Events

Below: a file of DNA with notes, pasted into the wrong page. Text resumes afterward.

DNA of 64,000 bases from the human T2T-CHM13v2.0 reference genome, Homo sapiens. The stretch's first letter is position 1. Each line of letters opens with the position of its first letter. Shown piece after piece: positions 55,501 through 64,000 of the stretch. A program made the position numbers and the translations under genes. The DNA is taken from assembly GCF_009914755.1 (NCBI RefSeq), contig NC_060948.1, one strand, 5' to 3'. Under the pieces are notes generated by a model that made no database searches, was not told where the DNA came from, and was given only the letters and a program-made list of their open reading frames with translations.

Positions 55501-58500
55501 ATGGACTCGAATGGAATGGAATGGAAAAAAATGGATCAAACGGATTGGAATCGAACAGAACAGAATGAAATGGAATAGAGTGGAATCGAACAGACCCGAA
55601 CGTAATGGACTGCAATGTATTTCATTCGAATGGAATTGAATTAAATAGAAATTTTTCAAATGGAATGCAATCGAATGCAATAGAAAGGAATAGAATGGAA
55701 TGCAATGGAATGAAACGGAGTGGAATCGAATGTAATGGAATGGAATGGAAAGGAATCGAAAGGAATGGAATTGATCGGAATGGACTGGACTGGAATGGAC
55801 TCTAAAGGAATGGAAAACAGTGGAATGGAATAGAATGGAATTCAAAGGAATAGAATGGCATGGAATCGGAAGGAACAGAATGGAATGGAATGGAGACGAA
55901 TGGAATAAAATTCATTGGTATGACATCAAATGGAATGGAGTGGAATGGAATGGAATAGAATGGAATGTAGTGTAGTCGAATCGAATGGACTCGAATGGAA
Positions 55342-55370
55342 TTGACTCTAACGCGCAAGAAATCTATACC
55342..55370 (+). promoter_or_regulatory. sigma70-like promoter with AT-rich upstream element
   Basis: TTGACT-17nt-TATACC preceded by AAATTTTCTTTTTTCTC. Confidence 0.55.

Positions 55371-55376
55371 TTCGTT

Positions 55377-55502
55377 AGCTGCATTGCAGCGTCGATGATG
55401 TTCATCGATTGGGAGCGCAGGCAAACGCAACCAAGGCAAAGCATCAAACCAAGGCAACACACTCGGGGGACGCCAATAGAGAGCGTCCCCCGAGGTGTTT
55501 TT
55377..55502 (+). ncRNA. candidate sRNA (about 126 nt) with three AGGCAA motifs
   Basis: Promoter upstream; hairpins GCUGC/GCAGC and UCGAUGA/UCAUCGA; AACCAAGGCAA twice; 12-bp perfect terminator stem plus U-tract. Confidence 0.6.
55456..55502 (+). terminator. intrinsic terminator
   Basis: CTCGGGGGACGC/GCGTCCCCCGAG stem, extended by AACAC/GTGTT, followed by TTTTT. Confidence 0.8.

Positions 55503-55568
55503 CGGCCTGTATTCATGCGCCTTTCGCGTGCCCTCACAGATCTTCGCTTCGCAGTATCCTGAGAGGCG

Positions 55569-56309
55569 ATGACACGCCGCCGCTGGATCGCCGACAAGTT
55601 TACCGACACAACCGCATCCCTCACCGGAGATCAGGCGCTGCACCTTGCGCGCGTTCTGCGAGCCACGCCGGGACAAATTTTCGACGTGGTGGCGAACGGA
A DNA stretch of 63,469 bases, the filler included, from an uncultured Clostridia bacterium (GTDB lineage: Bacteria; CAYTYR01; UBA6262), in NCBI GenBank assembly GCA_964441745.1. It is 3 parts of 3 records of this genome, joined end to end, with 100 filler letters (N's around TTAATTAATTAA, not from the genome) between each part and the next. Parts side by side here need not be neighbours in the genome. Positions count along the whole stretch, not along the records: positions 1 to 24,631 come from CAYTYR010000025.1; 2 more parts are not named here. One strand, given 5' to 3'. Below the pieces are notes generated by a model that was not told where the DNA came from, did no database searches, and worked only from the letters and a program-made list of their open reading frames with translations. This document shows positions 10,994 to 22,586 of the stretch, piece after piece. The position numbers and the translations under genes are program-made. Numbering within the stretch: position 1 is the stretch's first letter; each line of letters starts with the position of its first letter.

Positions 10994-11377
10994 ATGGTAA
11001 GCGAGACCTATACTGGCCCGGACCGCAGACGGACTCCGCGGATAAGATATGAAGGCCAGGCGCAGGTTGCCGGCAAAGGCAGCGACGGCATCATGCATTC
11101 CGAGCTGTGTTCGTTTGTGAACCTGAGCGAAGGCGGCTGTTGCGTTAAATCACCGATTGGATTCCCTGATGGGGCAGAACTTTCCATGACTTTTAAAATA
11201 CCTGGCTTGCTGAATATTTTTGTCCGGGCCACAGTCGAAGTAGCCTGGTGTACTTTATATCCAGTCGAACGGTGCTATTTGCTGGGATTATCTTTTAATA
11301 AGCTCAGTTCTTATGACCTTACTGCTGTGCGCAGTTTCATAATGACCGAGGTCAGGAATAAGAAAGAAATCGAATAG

This paper investigates how children figure out the force of modals: that possibility modals (e.g. can, might) express possibility, and necessity modals (e.g. must, have to), necessity. Given that necessary p entails possible p, any situation where a necessity modal is used is logically compatible with a possibility interpretation. What then prevents children from hypothesizing possibility meanings for necessity modals? Can children rely on evidence from negative environments—which reverse the direction of logical entailments (Gualmini & Schwarz 2009)? Do they need a bias for strong meanings (in the spirit of Berwick 1985)? Or are there sufficient conversational cues from the context in which the modals appear to give away their force? We first present results from a corpus analysis of children’s modal input, and a related Human Simulation Paradigm (HSP) experiment (Gillette et al. 1999) in which participants have to guess the underlying force of a modal blanked out from a short dialogue between a child and her mother. Our results show that the conversational context is highly informative about force for both possibility and necessity modals, thus that a necessity bias is in principle not necessary, but that negative contexts are unhelpful for necessity modals. We then present results from a corpus analysis of children’s modal productions, and a related HSP experiment testing the adult-likeness of child modal uses. Our results suggest that children master possibility modals early: by age two, they use them productively, and in an adult-like way. Their mastery of necessity modals is however less clear: children produce them less frequently, and in a non adult-like way. We argue that this asymmetry may be explained by the input: possibility modals are more frequent than necessity modals in speech to children. Together, our results suggest that learners can infer a modal’s force based on conversational cues alone, and thus need not rely solely on negative environments, nor on in-built learning biases.